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Penny v. U.S. Dep't of Justice

UNITED STATES DISTRICT COURT FOR THE DISTRICT OF COLUMBIA


September 21, 2009

MICHAEL PENNY, PLAINTIFF,
v.
U.S. DEPARTMENT OF JUSTICE, DEFENDANT.

The opinion of the court was delivered by: Ricardo M. Urbina United States District Judge

Re Document No.: 9

MEMORANDUM OPINION GRANTING IN PART AND DENYING IN PART THE DEFENDANT'S MOTION TO DISMISS OR, IN THE ALTERNATIVE, FOR SUMMARY JUDGMENT

I. INTRODUCTION

In this civil action brought pro se under the Freedom of Information Act ("FOIA"), 5 U.S.C. § 552, the plaintiff challenges the Drug Enforcement Administration's ("DEA") response to his requests for records pertaining to himself, other individuals and certain real property. The defendant moves to dismiss the complaint pursuant to Federal Rules of Civil Procedure 12(b)(1) and 12(b)(6) or, in the alternative, for summary judgment pursuant to Federal Rule of Civil Procedure 56.

Upon consideration of the parties' submissions and the entire record, the court dismisses without prejudice the plaintiff's claims premised on his request for third-party records because he failed to exhaust his administrative remedies with respect to those requests prior to commencing suit. With respect to his remaining requests, however, the court denies the defendant's motion without prejudice because the defendant has not submitted a competent affidavit demonstrating the reasonableness of its search efforts.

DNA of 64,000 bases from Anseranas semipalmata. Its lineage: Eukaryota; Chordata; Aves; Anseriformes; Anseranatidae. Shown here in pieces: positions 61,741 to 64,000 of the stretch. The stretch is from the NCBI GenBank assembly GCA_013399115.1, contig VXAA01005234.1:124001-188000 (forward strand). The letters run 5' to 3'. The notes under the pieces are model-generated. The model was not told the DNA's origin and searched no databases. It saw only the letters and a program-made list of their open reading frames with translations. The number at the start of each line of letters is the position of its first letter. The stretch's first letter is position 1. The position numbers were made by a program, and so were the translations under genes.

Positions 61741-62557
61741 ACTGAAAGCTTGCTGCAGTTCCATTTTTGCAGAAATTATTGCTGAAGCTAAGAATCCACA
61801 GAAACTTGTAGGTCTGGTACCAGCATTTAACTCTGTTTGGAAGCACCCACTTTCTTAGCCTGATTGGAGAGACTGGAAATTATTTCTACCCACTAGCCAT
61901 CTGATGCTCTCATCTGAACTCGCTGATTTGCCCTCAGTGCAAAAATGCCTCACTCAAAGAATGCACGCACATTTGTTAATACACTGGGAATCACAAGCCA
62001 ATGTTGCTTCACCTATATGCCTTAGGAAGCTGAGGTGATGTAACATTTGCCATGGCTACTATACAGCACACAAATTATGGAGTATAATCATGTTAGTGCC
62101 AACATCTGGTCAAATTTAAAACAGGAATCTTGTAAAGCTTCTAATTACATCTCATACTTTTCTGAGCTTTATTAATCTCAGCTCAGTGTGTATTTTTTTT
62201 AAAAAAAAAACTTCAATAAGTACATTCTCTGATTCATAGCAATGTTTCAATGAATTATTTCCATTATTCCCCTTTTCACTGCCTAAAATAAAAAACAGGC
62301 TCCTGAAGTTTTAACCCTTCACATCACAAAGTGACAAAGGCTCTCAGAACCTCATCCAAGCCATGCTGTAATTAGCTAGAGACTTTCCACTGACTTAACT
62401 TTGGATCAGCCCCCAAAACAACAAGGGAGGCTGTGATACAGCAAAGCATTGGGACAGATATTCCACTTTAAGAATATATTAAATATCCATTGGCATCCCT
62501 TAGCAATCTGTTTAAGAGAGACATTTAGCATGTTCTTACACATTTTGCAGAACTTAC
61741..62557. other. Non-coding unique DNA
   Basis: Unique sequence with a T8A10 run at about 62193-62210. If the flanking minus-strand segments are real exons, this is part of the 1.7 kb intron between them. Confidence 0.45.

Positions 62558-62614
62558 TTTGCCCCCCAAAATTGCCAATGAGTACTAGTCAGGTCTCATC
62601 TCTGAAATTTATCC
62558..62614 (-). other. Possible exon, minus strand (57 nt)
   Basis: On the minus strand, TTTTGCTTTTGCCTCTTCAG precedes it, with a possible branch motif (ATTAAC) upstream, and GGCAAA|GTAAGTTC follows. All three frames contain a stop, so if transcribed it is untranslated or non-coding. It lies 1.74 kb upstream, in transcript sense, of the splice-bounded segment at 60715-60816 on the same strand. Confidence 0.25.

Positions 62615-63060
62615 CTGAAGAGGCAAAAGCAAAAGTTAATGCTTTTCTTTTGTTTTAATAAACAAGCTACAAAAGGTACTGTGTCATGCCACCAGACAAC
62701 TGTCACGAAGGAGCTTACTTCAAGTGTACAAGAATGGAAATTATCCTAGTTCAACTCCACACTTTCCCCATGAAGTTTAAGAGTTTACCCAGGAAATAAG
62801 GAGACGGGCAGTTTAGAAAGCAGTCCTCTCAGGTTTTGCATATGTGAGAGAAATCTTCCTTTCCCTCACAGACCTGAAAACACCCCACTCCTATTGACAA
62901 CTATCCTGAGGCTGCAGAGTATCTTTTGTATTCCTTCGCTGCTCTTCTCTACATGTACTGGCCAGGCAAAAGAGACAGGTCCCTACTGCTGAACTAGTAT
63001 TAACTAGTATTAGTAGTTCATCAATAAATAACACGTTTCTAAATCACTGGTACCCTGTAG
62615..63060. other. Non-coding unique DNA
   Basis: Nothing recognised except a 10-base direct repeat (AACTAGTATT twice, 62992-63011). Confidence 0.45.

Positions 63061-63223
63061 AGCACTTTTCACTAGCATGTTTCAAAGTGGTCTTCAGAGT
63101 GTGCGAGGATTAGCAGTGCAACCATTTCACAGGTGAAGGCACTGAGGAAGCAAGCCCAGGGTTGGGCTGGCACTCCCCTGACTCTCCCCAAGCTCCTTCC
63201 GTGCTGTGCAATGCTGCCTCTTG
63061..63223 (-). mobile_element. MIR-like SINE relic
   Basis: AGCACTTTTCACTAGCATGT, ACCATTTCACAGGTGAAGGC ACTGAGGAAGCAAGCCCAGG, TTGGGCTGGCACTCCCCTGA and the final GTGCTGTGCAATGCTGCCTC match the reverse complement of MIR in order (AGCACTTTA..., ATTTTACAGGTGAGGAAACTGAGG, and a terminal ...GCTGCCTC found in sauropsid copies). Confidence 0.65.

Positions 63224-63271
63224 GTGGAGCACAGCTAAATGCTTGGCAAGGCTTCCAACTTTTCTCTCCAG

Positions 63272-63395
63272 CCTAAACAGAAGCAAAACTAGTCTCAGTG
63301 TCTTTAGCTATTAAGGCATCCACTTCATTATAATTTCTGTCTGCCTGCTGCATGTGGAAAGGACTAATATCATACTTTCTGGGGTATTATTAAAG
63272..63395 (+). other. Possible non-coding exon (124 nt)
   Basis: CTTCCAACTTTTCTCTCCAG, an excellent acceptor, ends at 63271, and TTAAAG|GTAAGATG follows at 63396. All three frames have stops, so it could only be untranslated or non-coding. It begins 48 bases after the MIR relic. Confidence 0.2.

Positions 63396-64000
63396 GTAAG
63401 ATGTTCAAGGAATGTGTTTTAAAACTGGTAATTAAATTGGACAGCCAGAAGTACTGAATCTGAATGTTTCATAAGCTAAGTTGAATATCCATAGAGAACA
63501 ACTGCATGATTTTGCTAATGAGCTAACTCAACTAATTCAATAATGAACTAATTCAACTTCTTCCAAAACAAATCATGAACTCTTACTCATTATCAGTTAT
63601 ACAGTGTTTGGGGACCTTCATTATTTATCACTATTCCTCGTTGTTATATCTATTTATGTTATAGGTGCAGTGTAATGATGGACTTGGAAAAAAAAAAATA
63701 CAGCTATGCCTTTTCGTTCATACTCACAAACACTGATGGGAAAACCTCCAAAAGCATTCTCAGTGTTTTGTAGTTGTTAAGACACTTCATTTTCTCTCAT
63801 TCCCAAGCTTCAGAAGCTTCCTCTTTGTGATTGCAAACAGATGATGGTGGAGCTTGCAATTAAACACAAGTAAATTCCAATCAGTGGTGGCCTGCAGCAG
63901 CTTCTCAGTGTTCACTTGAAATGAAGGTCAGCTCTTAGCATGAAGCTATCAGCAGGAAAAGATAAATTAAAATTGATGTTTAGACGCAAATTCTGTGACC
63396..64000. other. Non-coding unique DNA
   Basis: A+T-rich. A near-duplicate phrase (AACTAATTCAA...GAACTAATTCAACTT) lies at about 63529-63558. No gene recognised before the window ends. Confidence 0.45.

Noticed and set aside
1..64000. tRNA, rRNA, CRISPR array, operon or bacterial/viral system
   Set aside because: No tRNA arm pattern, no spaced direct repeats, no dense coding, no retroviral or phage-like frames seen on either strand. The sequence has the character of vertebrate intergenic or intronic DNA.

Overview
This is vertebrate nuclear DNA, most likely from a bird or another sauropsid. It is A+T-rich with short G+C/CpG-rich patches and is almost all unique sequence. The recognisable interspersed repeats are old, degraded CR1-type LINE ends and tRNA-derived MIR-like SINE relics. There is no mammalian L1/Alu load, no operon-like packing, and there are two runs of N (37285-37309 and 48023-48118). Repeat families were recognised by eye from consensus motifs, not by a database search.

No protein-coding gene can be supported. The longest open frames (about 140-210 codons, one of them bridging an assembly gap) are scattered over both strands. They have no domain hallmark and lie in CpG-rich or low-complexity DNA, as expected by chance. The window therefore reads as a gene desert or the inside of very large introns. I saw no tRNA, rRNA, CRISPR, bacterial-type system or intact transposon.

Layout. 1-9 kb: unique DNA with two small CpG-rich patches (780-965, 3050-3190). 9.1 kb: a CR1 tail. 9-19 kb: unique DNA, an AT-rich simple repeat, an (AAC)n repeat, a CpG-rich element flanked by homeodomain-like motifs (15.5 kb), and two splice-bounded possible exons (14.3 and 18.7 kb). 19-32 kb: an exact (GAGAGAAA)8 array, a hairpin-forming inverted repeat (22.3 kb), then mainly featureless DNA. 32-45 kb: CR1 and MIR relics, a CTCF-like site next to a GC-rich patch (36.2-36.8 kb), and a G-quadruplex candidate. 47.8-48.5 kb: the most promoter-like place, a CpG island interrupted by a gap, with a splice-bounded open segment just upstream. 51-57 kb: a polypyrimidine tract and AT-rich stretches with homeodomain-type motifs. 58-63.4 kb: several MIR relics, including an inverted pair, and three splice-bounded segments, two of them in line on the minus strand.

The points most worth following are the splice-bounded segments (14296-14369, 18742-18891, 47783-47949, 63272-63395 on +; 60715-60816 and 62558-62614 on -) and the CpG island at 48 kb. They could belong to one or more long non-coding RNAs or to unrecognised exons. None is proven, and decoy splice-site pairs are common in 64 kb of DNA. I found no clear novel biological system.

II. FACTUAL & PROCEDURAL BACKGROUND

In September 2006, the plaintiff requested DEA records pertaining to himself, a search warrant issued against him in August 1990, DEA agents who executed the search warrant and a retired case agent who allegedly made a statement about the plaintiff. Def.'s Mot., Decl. of Leila I. Wassom ("Wassom Decl."), Ex. A. In addition, he also requested records pertaining to the occupants at 4901 W. Congress, Chicago, Illinois, including himself and an individual named Tammie Brown. Id. By letter dated June 1, 2007, the DEA informed the plaintiff that it could not process his request for records pertaining to third parties without a notarized privacy waiver or proof of death for each third party. Id., Ex. F. Subsequently, by letter dated June 6, 2007, the DEA informed the plaintiff that its search for records pertaining to himself and the aforementioned address returned no responsive records. Id., Ex. G. The DEA's June 6 letter invited the plaintiff to offer additional search criteria that he felt would assist in conducting a more in-depth search and advised him of his right to appeal its determination to the Department of Justice's Office of Information and Privacy ("OIP"). Id.